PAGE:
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  • We "scored free tickets" to the auto show and it was deep into claustrophobic, winter so we went. I waited for Scott to park the car, and walk the long selfless trek across the the frozen parking lot (which I did not have to suffer because he was willing to go it alone) and join me in the lobby before going into the main hall to see the hot, newest cars that I held no interest in nor could I afford. In the lobby I noticed a traveling "Hero's Exhibit" put in place by the VFW.
    A long row of metal frames holding pictures and memorabilia of the local soldiers killed in Iraq & Afghanistan. Pictures of Women & Men officially stuffed seriously military dress. Next to these pictures of soldiers from Iowa, Minnesota, Nebraska and places in the Midwest were other pictures. Pictures of: A 12 year Soccer player, 30 year old new fathers, 22 year old Mountain Biker and 7 year old horseback rider missing front teeth. Pictures of who they were before they were Soldiers and of who they wanted to be when they came home. Pictures of happy families embracing, clowning, living their short lives, together, the way we do here in the Midwest, the way people do in so many places.
    Pinned next to many of the pictures, the surprise of artifacts of these lives: letters tucked in the protection of plastic baggies, telling us of the space this father or child or lover has left that will, forever, lay vacant for so many reasons. The pieces caught me; so many wilted roses tucked next to the pictures like dying dreams, the last set of car keys( or was it the first?), cheer leading pom poms and the jersey.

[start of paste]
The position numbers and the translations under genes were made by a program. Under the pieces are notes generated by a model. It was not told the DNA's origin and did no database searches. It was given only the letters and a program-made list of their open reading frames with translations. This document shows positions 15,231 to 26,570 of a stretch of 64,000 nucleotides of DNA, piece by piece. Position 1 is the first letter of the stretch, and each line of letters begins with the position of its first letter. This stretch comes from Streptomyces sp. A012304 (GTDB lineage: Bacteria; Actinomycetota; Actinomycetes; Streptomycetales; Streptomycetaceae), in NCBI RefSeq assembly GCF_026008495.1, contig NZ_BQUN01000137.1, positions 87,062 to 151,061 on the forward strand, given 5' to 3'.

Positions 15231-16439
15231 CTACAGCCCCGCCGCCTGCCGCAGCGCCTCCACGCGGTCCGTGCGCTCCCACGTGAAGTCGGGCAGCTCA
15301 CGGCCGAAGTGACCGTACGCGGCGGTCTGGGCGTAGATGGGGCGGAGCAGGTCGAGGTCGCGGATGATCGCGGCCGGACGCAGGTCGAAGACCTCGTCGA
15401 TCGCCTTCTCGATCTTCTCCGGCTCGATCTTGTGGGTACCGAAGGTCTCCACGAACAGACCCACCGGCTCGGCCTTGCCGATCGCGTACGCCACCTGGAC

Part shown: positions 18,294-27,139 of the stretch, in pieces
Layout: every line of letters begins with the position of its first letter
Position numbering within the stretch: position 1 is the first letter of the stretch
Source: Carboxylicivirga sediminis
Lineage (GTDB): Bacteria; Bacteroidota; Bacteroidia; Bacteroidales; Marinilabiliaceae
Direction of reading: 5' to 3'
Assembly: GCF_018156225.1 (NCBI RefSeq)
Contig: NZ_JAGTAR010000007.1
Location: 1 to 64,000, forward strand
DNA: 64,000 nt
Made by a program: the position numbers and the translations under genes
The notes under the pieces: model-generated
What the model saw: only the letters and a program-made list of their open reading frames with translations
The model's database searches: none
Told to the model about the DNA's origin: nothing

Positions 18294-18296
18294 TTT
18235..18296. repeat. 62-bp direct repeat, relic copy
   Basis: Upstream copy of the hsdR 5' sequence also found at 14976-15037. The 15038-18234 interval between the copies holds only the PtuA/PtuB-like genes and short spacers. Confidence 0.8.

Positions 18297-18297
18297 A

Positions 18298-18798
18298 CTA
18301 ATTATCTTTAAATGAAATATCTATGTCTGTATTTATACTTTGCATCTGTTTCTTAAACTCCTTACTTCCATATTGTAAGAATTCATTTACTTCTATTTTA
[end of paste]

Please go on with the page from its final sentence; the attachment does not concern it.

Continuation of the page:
A large dark haired man, the type you might see exit a semi truck full of lumber, slowly walked along the isle next to me with his buddy, I heard him say "I had no idea there were this many from Iowa". He voiced my thoughts, I wanted to add "or Nebraska or..." He stopped in front of me and held the chain of people behind me that had been moving together at a pall bearer's pace. He found a name and face he knew. He talked about the the boy being only 21. He looked up and saw the boy's high school basketball jersey hanging like a resting flag next to the group shot of the boy with his winning team. His rough hands stoked the green fabric in urgent, disbelief, his voice broke and he began to cry all the while holding the jersey. He kept repeating to his friend who patted his back awkwardly, "It's his jersey. How did they get this? It's his jersey, man, I can't believe they have his jersey..."
    The 40 or so people browsing the exhibit from both sides and I, paused to watch him, to appreciate his tears as our own tears the ones we were too stuborn or jaded to cry as we are faced with this overwhelming tragic spectacle . Several people began to cry in unison, I guess it finally seemed okay.
    Scott showed up the cold of his walk rising from his jacket "Are you ready to go into the Auto Show?"
    "Okay, sure but you have to see this exhibit first. Everyone should".
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